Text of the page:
93. Consumer and producer welfare concern the distribution of wealth or profit in an economy between those selling a product and those buying it. Many economists contend that it is the total welfare in the market that is important, and that the way in which competition policy is aimed at maximising consumer welfare can actually reduce welfare in some markets. They argue that the fact that a total welfare standard results in more wealth transfers from consumers is mitigated by the fact that any extra profits enjoyed by the firm will benefit shareholders and employees (who are also consumers) and allow the firm to better innovate and expand. This is a separate question to cartel harm, which is generally detrimental to welfare in the market regardless of whether there is an emphasis on consumer or total welfare. Contrast DW Carlton ‘Does antitrust need to be modernized?’ (2007) 21(3) J Econ Perspectives 155-176 with R Pittman ‘Consumer surplus as the appropriate standard for antitrust enforcement’ (2007) 3 Competition Pol'y Int'l 205. In addition, under Art 101(3), in order to gain an exception from a breach of Art 101(1), a firm must demonstrate that any countervailing efficiencies that arise out of the arrangement benefit consumers.
94. Directive 2014/104/EY of the European Parliament and of the Council of 26 November 2014 on certain rules governing actions for damages under national law for infringements of the competition law provisions of the Member States and of the European Union ; Case C-453/99, Courage Ltd v Bernard Crehan  ECR I-6297 and joined cases C-295/04 to C-298/04, Vincenzo Manfredi and others v Lloyd Adriatico Assicurazioni Spa and others  ECR I-6619.
95. Whelan, above n 31, pp 16-21.
96. This was argued in Lever and Pike, above n 65, at 95 and accepted by the High Court in the extradition case: Norris v Government of the USA  EWHC 71 (Admin),  1 WLR 1730.
97. Whelan, above n 33, p 92.
98. Pew Global Attitudes Project Views of a Changing World, Second Major Report of the Pew Global Attitudes Project (June 2003).
99. Whelan, above n 33, p 103.
100. Harding and Joshua, above n 6, ch 2.3.
101. The study was funded by the Centre for Competition Policy, with money awarded to it by the Economic and Social Research Council (UK).
102. For a full list of these and more detail on the methodology, see A Stephan ‘Survey of public attitudes to price fixing in the UK, Germany, Italy and the USA’ CCP Working Paper 15-8, available at http://papers.ssrn.com/sol3/papers.cfm?abstract_id=2642181 (accessed 23 September 2016). Questions generally gave respondents two alternative options and they were asked to indicate which they agreed with more.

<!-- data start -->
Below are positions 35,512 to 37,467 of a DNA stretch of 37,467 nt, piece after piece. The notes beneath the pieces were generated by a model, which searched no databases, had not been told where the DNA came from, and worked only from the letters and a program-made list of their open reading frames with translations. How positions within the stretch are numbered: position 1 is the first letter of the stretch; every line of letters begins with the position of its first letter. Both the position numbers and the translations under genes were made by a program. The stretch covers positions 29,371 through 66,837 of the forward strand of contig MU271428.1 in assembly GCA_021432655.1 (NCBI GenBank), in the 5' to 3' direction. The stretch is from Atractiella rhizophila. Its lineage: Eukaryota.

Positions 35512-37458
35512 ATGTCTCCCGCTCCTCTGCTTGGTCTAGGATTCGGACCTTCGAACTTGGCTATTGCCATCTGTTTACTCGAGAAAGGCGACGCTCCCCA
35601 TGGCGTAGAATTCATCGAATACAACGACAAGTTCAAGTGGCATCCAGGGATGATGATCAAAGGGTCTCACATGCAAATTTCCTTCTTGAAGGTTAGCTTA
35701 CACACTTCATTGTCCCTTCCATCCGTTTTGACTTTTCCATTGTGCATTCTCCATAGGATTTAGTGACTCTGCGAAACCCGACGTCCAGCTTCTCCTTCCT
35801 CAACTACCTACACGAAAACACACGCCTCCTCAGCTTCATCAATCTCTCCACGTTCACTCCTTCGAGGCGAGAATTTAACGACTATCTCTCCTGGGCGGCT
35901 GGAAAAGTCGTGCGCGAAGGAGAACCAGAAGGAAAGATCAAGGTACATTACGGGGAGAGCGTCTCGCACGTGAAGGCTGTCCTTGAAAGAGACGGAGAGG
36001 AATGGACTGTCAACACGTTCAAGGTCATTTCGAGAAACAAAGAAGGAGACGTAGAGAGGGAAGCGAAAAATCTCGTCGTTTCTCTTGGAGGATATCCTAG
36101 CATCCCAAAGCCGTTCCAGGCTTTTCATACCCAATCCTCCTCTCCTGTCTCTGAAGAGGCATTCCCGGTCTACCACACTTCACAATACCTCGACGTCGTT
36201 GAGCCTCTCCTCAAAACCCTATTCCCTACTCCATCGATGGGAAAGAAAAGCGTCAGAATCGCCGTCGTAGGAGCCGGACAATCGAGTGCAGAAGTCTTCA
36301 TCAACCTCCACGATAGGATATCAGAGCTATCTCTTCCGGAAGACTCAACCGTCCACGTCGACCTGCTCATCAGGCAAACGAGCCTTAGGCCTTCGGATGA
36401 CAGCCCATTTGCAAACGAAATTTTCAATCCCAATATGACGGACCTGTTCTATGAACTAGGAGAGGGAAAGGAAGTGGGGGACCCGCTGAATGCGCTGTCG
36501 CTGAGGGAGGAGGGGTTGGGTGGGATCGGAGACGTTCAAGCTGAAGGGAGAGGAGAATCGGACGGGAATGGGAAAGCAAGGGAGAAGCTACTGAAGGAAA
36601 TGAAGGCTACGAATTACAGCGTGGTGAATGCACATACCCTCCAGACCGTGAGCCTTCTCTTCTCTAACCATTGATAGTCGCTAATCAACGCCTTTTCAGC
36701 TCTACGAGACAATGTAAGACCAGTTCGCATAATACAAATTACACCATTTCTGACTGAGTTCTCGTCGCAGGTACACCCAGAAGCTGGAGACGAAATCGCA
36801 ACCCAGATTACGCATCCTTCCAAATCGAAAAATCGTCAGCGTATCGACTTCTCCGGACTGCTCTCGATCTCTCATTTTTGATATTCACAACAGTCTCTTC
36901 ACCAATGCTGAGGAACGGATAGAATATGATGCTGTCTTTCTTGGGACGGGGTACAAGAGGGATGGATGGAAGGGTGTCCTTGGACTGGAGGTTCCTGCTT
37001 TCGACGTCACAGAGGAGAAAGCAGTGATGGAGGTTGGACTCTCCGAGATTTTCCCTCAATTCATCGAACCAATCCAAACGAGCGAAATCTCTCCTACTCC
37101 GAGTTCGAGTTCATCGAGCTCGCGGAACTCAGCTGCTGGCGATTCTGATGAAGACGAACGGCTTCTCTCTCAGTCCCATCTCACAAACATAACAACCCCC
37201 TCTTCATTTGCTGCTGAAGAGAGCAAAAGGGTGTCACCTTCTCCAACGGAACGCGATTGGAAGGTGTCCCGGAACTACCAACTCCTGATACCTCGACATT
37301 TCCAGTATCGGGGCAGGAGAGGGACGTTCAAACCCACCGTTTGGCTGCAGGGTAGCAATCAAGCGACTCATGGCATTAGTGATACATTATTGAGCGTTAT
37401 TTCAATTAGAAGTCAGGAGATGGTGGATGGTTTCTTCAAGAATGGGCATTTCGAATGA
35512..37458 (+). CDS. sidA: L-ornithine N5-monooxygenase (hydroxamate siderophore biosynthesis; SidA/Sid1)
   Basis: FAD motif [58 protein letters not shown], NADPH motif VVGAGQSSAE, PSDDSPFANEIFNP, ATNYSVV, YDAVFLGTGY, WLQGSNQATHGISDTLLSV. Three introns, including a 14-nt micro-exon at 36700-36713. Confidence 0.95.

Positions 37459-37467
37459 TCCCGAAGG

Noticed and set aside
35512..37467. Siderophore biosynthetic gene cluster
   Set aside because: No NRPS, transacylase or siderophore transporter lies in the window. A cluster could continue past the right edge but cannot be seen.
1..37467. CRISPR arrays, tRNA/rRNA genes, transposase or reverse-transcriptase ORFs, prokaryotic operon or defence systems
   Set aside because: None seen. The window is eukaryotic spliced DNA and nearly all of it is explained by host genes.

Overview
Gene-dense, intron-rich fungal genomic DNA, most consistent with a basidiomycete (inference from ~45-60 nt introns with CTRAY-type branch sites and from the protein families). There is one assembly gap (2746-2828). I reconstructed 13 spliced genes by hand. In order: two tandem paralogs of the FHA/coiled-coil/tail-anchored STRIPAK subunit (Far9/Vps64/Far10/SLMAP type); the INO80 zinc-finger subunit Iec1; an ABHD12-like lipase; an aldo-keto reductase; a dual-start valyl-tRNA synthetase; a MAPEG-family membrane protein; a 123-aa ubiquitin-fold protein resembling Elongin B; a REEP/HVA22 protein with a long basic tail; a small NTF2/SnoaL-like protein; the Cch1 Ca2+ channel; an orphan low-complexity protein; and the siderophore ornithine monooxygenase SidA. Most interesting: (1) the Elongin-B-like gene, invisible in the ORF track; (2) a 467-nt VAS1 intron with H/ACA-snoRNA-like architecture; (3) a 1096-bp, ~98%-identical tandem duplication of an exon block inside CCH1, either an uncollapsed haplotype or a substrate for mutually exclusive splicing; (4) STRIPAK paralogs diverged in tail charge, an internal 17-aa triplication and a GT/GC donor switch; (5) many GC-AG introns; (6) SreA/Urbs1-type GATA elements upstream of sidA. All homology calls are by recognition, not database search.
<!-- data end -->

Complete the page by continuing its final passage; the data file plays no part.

103. This study was cited in the UK's decision to reform the cartel offence under the Enterprise and Regulatory Reform Act 2013. See BIS, A Competition Regime for Growth, above n 47. The results of the 2007 study can be found in A Stephan ‘Survey of public attitudes to price fixing and cartel enforcement in Britain’ (2008) 5(1) Competition L Rev 123-145.
104. At the time of writing, the UK had held a referendum in which a majority of the population chose to leave the EU, but the UK is still at this time a full EU Member State.
105. Whelan, above n 48.
106. ‘Five German brewers fined €106.5 m for price-fixing’ Financial Times 13 January 2014; ‘German sausage cartel caught bangers to rights’ The Guardian 15 July 2014; ‘German cartel inquiry launched into Deutsche Bahn’ Financial Times 30 January 2014.
107. See generally A Stephan ‘Cartel criminalisation: the role of the media in the “battle for hearts and minds”’ in Beaton-Wells and Ezrachi, above n11.
108. CMA UK Businesses’ Understanding of Competition Law, report prepared for CMA by IFF Research (26 March 2015), available at https://www.gov.uk/government/uploads/system/uploads/attachment_data/file/429876/UK_businessesunderstanding_of_competition_law_-_report.pdf (accessed 20 December 2016).
109. Corporate fines and damages largely impact shareholders, and individual fines or director disqualification can either be indemnified or circumvented through inventive employment arrangements. The reputational damage caused by civil enforcement may also be very limited. This is because many cartels are organised by upstream firms that sell to other businesses and because the very characteristics that make the cartel possible (few competitors and no substitutes to the product in question) mean that customers have no choice but to continue purchasing the product: see Whelan, above n 33, pp 75-78.
110. Williams, above n 58, p 301, citing Feinberg, J Harmless Wrongdoing: The Moral Limits of the Criminal Law (Oxford: Oxford University Press, 1988) vol 4, p 176 Google Scholar.
111. Lacey, above n 34, p 942.
112. Baker, above n 11, p 27.
113. Reiner, R ‘Media made criminality: the representation of crime in the mass media’ in Reiner, R, Maguire, M and Morgan, R (eds) The Oxford Handbook of Criminology (Oxford: Oxford University Press, 2002) pp 302–340 Google Scholar.
114. See eg A Stephan ‘Four key challenges to the successful criminalisation of cartel laws’ (2014) 2(2) J Antitrust Enforcement 305-332.